The graves of 40 German World War I soldiers were vandalized in a military cemetery in northern France on Saturday, the eve of the 50th anniversary of the two countries' official reconciliation following World War II on July 8, 1962, BBC News reported.
The wooden crosses, which marked the graves of soldiers aged 14 to 18, were pulled up from the grounds at Saint-Etienne-a-Arnes cemetery, according to the BBC. Some of the crosses were later burned.
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"An inquiry is under way and all means are being employed to find those responsible for this terrible desecration," France's interior ministry said in a statement, according to the BBC.
Merkel and French President Francois Hollande are in the French city Reims Sunday to mark the anniversary, according to Agence France Presse. On Saturday, German Chancellor Angela Merkel called that renewal of relations one of the world's most important, Agence France Presse reported.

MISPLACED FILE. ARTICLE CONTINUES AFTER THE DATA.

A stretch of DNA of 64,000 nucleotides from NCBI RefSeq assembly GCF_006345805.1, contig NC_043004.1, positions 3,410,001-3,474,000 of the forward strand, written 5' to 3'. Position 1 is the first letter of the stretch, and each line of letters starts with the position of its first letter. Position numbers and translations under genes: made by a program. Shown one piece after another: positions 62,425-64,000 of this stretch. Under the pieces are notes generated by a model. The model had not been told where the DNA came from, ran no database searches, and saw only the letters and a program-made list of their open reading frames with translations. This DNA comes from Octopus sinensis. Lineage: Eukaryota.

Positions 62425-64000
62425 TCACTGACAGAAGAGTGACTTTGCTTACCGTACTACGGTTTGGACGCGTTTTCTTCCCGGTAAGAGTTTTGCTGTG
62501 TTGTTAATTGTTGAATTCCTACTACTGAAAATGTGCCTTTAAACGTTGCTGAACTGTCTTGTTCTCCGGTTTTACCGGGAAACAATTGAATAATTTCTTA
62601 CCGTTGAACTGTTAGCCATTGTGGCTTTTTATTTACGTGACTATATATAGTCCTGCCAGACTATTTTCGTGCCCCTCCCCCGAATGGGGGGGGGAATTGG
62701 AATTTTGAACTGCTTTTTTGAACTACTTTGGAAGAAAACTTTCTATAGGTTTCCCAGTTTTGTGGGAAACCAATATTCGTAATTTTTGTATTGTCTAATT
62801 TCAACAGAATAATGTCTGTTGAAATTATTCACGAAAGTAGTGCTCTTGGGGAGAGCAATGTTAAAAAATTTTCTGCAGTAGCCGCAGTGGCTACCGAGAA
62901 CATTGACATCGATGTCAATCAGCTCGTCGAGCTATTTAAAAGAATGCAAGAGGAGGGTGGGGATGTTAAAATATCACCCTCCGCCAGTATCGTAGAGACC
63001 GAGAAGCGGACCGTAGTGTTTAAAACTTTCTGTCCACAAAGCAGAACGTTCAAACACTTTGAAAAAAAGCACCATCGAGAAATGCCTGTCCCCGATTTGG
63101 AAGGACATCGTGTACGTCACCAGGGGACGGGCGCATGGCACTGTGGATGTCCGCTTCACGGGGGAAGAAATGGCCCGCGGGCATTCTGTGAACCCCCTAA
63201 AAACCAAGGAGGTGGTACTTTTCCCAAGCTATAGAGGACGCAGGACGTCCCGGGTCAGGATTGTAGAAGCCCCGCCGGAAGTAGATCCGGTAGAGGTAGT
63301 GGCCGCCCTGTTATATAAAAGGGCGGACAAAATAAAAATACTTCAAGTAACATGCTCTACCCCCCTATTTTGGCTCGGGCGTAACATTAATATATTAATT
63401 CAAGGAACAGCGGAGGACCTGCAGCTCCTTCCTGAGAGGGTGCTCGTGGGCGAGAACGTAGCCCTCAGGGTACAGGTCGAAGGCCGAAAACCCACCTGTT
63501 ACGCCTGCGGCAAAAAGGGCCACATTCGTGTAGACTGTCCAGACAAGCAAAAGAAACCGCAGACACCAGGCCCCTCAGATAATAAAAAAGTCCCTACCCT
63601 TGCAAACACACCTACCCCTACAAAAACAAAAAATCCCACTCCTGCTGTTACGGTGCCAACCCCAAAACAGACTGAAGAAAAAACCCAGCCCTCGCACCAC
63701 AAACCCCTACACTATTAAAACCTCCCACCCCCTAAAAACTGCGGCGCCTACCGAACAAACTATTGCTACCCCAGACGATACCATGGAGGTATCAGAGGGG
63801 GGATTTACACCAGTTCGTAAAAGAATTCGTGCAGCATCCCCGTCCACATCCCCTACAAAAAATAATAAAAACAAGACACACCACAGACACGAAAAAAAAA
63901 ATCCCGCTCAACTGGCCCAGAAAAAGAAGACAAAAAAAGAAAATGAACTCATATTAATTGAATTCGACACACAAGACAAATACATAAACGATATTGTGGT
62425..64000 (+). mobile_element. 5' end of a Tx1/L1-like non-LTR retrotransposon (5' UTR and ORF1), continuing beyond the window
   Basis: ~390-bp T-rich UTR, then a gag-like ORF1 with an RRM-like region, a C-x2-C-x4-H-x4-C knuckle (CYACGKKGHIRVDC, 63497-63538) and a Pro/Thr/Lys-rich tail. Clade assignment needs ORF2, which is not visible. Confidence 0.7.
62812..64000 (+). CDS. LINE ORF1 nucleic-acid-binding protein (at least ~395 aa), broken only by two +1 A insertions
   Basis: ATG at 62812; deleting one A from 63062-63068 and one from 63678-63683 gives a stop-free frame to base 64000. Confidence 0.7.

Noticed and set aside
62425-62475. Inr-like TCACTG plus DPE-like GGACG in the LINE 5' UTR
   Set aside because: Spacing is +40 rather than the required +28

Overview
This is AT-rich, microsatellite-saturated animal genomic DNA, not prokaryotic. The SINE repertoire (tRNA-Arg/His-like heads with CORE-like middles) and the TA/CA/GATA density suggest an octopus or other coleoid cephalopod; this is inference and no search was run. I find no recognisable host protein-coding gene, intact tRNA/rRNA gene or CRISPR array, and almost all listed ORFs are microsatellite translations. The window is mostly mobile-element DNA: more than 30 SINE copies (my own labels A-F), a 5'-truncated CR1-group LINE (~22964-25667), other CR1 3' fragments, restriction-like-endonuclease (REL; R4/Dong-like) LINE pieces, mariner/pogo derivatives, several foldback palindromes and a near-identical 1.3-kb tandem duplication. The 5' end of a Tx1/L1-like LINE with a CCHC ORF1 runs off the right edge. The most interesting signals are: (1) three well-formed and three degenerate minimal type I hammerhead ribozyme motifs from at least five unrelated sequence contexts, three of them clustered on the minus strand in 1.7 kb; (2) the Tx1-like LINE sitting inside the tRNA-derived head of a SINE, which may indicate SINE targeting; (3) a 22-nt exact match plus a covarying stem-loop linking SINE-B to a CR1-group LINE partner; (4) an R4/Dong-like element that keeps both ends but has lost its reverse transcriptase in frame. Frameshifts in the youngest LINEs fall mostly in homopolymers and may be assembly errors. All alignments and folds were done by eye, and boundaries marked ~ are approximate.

Hollande strongly denounced the vandals, whose motivation is unclear, the Associated Press reported.
"No dark forces, much less foolish acts, can alter the deep movement of Franco-German friendship," said Hollande, according to the AP.
Officials were unclear if the desecrations were a "determined action" or just the work of "irresponsible people", the BBC reported. There were no signs of any political message around the graves.
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